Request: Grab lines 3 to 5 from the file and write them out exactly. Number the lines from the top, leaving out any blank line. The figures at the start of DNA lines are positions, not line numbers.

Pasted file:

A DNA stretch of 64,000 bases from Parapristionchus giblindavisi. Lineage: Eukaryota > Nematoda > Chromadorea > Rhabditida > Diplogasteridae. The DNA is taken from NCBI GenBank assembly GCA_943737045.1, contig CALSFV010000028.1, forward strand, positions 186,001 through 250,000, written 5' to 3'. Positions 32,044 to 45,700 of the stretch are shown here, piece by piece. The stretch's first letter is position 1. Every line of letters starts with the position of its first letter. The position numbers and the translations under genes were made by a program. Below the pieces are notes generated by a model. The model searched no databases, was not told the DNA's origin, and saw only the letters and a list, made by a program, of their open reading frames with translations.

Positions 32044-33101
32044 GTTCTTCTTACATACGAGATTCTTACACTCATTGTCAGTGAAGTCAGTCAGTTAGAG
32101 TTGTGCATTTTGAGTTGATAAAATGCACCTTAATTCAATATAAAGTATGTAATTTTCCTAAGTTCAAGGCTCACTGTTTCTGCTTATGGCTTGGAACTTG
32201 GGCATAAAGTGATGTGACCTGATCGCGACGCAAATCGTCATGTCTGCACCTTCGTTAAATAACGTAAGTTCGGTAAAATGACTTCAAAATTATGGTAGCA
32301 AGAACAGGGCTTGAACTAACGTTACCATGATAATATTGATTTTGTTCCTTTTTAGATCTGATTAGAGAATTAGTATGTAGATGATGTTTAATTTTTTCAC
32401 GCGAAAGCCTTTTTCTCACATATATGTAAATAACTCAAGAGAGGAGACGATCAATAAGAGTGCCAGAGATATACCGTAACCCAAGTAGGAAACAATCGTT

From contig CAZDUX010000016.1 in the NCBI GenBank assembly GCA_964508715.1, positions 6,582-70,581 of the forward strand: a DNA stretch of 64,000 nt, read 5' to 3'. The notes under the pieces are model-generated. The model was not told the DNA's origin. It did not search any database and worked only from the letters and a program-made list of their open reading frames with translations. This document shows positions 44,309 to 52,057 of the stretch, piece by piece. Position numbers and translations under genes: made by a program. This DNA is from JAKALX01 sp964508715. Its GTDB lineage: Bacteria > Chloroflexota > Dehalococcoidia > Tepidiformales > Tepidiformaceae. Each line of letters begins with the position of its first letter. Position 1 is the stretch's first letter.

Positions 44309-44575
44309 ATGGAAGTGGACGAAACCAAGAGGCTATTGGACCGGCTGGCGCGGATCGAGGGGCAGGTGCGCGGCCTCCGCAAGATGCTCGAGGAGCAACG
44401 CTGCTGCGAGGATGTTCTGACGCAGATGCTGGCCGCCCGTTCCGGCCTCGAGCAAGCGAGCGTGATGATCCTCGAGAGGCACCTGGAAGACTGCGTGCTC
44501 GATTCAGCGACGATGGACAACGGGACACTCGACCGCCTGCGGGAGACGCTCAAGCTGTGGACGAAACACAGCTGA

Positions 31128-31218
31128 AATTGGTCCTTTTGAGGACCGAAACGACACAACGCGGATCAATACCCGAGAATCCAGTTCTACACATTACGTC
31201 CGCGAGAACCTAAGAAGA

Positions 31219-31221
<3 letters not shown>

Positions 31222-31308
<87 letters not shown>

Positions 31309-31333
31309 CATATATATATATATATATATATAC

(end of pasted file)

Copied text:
32044 GTTCTTCTTACATACGAGATTCTTACACTCATTGTCAGTGAAGTCAGTCAGTTAGAG
32101 TTGTGCATTTTGAGTTGATAAAATGCACCTTAATTCAATATAAAGTATGTAATTTTCCTAAGTTCAAGGCTCACTGTTTCTGCTTATGGCTTGGAACTTG
32201 GGCATAAAGTGATGTGACCTGATCGCGACGCAAATCGTCATGTCTGCACCTTCGTTAAATAACGTAAGTTCGGTAAAATGACTTCAAAATTATGGTAGCA